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Joshua 5

Joshua 5:9-12

5:9 The LORD said to Joshua, "Today I have rolled away from you the disgrace of Egypt." And so that place is called Gilgal to this day.


5:10 While the Israelites were camped in Gilgal they kept the passover in the evening on the fourteenth day of the month in the plains of Jericho.


5:11 On the day after the passover, on that very day, they ate the produce of the land, unleavened cakes and parched grain.


5:12 The manna ceased on the day they ate the produce of the land, and the Israelites no longer had manna; they ate the crops of the land of Canaan that year.


When the Manna Stops

          Without much fanfare the Israelites, after a forty year sojourn as Arabs in the desert, begin a settled life in the land of Canaan.  That is, when they awake that first morning in the land of milk and honey there no longer is any manna to harvest. 

Manna? you ask. It is the Lordís miraculous provision for feeding the wandering tribe in the wilderness where, obviously, they donít plant and donít reap.  Apparently, manna is white bread; more Pepperidge, I trust, than Wonder.  It is harvested every day except Saturday, when, as we all know, God, the baker, is resting.  But, except for Friday, there is no use in collecting more than can be eaten in a day.  The uneaten excess fills with maggots.  Some have speculated that the taste of manna varies according to the eaterís age: like honey to children; bread, to teenagers; and oil, to adults. 

          The larger meaning of manna is living day to day directly from the hand of God. Such provision reads like the perfect illustration of that petition in the Lordís Prayer: give us today the bread we need.   


          Now the manna stops. 


          Been there, experienced that.  May 1956, New York City, Brooklyn to be exact, though that borough never quite thought of itself as the City.  My time to shelve the books and get down to day to day pastoring.  The handouts from Mom and Dad would continue.  But now the bills at Rudy Arpís and H & P Meat Market would be ours and ours alone to pay.  My oh, my, the wait between paychecks was an eternity.  Barbara and I were on our own.  The manna which nurtured us during nineteen years of education was no longer there to be collected.  Time to grow up, sow our own fields, reap our own crops, if not by the sweat of our brows, then by the ink of our pens and the leather of our shoes walking the streets of the parish, visiting the sick, and shepherding the children.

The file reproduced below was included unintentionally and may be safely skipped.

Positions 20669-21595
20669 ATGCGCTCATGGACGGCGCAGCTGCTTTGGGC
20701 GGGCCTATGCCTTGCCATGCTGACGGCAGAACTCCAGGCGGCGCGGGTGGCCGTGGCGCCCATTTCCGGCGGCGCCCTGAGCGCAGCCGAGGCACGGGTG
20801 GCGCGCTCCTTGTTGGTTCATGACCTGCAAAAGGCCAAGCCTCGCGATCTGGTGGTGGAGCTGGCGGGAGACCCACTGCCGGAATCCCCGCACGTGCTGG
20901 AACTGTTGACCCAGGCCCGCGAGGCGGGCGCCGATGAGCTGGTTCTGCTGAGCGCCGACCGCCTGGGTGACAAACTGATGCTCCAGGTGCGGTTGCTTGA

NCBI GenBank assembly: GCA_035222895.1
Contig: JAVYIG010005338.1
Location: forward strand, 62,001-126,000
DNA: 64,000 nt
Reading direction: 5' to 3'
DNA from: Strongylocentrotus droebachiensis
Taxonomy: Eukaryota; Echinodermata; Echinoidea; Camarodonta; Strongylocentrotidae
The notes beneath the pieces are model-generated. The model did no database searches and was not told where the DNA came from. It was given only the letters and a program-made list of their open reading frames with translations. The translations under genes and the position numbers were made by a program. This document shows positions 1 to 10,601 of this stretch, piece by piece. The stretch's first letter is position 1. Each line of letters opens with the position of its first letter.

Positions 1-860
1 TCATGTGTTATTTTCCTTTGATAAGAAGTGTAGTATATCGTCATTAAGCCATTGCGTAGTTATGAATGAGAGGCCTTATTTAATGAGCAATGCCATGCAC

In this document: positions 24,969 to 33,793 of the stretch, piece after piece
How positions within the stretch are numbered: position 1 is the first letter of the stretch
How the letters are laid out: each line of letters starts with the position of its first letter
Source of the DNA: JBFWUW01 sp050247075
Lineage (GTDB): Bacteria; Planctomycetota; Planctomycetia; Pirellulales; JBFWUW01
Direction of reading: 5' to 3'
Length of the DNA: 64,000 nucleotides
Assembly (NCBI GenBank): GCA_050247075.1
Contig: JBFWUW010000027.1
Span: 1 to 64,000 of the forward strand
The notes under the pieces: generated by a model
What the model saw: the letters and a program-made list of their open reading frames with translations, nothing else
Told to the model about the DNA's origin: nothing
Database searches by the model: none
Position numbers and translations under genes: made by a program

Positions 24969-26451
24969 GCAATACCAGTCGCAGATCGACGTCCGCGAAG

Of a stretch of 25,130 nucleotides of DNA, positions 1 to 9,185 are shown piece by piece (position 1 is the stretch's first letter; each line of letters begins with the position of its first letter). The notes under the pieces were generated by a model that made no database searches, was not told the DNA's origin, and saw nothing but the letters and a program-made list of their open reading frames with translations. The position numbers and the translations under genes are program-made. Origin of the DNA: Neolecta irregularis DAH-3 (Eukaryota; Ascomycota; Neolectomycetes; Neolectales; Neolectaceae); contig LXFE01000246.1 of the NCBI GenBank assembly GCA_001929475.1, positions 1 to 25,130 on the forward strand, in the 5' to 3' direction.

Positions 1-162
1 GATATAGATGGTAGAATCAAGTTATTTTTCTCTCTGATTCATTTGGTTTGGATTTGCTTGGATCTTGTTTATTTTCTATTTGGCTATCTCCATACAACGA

You know: that inexorable transition of this mortal life. Growing up.  Taking responsibility for oneís own care and feeding.  No more manna from Mom and Dad.  Some of us arrive there sooner and some later, and a few, never.  And some, by virtue of age and a bad economy, return there, only it isnít Mom and Dad providing the manna, but Junior and Sis. 

Israelís experience after a forty year adolescence in Sinai can be read as a parable of everyoneís experience. An experience we and Israel embrace with fond memories and wistful longings.  About how good it was to be young and innocent and carefree, back there in the desert where faith was as sure as the pillar of cloud by day and the pillar of fire by night.  Yeah, yeah, give me that old time religion. 

Which, of course, is to forget the hardship, the hunger, and the Golden Calf. Or the endless sermons, the segregated churches, and the silence of the womanís place, back there when the world was young and we were too.